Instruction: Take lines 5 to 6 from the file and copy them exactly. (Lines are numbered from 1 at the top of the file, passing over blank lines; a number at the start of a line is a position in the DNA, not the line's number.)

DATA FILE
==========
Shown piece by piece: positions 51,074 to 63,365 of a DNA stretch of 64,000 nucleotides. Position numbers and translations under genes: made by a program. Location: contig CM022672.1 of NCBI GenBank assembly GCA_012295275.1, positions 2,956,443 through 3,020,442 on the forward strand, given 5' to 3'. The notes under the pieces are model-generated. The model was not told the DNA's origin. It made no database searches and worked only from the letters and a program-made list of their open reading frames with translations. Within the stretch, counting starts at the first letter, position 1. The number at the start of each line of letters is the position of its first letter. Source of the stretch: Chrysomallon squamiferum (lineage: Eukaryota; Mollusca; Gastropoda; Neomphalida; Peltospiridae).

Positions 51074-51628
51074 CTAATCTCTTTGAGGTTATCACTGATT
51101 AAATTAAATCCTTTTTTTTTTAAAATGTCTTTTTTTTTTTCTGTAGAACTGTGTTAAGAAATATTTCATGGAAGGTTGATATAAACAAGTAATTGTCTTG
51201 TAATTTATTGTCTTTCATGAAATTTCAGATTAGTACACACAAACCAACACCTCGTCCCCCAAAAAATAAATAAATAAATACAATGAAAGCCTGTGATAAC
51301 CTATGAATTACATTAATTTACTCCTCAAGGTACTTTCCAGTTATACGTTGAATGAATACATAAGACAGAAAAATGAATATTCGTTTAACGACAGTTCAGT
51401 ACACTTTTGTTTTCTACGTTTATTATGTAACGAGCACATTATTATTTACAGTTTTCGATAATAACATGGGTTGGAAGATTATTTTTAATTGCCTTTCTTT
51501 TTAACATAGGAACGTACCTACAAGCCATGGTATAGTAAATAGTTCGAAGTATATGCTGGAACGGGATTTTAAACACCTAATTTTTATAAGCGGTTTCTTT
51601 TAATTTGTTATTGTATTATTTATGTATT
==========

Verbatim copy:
51201 TAATTTATTGTCTTTCATGAAATTTCAGATTAGTACACACAAACCAACACCTCGTCCCCCAAAAAATAAATAAATAAATACAATGAAAGCCTGTGATAAC
51301 CTATGAATTACATTAATTTACTCCTCAAGGTACTTTCCAGTTATACGTTGAATGAATACATAAGACAGAAAAATGAATATTCGTTTAACGACAGTTCAGT